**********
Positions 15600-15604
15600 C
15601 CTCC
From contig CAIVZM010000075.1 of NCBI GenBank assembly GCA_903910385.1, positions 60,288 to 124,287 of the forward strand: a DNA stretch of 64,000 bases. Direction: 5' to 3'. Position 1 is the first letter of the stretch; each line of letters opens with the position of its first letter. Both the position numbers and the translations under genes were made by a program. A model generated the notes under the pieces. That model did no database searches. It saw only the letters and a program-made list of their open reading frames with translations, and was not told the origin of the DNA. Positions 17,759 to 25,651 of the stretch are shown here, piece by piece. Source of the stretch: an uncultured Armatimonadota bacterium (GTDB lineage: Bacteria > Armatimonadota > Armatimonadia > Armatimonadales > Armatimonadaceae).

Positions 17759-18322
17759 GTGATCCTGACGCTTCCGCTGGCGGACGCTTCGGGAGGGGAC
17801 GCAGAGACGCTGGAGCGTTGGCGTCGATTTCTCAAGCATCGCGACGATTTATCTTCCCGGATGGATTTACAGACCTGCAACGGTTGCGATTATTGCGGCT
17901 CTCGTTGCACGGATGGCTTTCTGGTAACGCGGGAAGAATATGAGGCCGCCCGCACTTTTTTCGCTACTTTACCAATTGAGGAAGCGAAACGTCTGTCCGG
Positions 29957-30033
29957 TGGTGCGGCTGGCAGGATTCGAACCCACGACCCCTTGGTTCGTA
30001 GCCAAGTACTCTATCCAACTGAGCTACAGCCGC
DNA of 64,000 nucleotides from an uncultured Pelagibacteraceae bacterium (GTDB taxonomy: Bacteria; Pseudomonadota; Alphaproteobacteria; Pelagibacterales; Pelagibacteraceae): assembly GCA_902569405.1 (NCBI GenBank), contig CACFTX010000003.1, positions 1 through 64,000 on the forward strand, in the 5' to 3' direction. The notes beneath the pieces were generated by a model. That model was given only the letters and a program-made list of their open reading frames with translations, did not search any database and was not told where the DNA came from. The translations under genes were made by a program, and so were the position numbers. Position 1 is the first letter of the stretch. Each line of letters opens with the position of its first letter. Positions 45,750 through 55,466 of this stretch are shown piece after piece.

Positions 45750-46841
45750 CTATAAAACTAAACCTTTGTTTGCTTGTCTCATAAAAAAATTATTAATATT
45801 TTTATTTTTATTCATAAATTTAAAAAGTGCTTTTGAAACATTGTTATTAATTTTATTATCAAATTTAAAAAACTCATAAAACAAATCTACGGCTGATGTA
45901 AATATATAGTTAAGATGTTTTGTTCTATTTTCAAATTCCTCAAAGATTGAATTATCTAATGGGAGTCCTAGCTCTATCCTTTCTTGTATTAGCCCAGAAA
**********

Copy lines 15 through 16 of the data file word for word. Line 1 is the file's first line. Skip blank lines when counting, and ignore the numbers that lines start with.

45801 TTTATTTTTATTCATAAATTTAAAAAGTGCTTTTGAAACATTGTTATTAATTTTATTATCAAATTTAAAAAACTCATAAAACAAATCTACGGCTGATGTA
45901 AATATATAGTTAAGATGTTTTGTTCTATTTTCAAATTCCTCAAAGATTGAATTATCTAATGGGAGTCCTAGCTCTATCCTTTCTTGTATTAGCCCAGAAA